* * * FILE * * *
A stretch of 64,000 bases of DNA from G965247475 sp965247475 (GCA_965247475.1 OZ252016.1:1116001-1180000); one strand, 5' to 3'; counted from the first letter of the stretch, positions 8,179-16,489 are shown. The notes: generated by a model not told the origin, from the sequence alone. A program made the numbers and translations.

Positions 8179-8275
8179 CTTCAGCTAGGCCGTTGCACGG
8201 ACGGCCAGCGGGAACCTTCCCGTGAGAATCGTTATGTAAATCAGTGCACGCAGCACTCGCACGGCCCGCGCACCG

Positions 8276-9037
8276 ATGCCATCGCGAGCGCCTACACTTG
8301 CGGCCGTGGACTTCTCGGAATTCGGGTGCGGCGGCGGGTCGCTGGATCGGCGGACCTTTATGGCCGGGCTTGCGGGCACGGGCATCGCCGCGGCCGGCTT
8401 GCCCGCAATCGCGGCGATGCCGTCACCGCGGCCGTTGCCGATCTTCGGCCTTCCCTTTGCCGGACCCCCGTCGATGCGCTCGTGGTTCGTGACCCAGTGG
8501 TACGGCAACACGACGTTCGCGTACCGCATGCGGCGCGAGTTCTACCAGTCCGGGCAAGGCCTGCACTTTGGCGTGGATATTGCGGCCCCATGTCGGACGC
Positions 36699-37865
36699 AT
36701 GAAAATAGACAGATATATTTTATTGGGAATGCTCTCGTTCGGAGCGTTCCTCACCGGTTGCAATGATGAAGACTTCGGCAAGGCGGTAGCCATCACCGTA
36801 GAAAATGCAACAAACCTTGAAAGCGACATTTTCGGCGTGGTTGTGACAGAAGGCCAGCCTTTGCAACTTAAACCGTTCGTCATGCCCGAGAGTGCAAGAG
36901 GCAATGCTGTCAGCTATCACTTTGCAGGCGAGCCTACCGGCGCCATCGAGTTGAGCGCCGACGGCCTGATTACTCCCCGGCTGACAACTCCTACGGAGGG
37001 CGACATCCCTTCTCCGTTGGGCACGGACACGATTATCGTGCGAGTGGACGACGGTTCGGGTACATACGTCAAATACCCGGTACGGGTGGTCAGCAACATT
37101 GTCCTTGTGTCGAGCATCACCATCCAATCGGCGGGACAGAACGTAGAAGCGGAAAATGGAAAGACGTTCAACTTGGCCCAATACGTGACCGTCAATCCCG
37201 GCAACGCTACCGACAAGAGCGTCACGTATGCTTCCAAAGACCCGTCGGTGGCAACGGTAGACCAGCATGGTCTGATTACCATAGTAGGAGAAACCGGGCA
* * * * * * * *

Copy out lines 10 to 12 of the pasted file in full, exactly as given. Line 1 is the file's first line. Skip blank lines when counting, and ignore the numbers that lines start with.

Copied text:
Positions 36699-37865
36699 AT
36701 GAAAATAGACAGATATATTTTATTGGGAATGCTCTCGTTCGGAGCGTTCCTCACCGGTTGCAATGATGAAGACTTCGGCAAGGCGGTAGCCATCACCGTA